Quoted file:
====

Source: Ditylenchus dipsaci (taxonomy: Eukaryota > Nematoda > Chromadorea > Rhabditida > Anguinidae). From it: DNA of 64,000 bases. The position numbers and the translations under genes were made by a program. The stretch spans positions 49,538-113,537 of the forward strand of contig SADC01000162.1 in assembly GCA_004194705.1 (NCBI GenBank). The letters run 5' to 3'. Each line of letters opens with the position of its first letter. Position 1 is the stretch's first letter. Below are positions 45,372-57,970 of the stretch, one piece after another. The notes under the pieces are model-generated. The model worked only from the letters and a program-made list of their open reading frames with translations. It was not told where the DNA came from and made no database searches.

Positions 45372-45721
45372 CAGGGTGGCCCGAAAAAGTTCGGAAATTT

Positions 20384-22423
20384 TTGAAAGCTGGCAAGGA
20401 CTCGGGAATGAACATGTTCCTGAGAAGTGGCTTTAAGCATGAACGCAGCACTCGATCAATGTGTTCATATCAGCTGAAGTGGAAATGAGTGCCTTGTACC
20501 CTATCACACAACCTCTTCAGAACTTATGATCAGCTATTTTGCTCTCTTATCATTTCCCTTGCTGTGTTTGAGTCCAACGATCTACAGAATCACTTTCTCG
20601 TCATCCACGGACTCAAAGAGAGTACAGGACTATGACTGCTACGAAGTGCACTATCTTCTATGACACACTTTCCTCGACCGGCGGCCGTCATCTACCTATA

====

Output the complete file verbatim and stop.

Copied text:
Source: Ditylenchus dipsaci (taxonomy: Eukaryota > Nematoda > Chromadorea > Rhabditida > Anguinidae). From it: DNA of 64,000 bases. The position numbers and the translations under genes were made by a program. The stretch spans positions 49,538-113,537 of the forward strand of contig SADC01000162.1 in assembly GCA_004194705.1 (NCBI GenBank). The letters run 5' to 3'. Each line of letters opens with the position of its first letter. Position 1 is the stretch's first letter. Below are positions 45,372-57,970 of the stretch, one piece after another. The notes under the pieces are model-generated. The model worked only from the letters and a program-made list of their open reading frames with translations. It was not told where the DNA came from and made no database searches.

Positions 45372-45721
45372 CAGGGTGGCCCGAAAAAGTTCGGAAATTT

Positions 20384-22423
20384 TTGAAAGCTGGCAAGGA
20401 CTCGGGAATGAACATGTTCCTGAGAAGTGGCTTTAAGCATGAACGCAGCACTCGATCAATGTGTTCATATCAGCTGAAGTGGAAATGAGTGCCTTGTACC
20501 CTATCACACAACCTCTTCAGAACTTATGATCAGCTATTTTGCTCTCTTATCATTTCCCTTGCTGTGTTTGAGTCCAACGATCTACAGAATCACTTTCTCG
20601 TCATCCACGGACTCAAAGAGAGTACAGGACTATGACTGCTACGAAGTGCACTATCTTCTATGACACACTTTCCTCGACCGGCGGCCGTCATCTACCTATA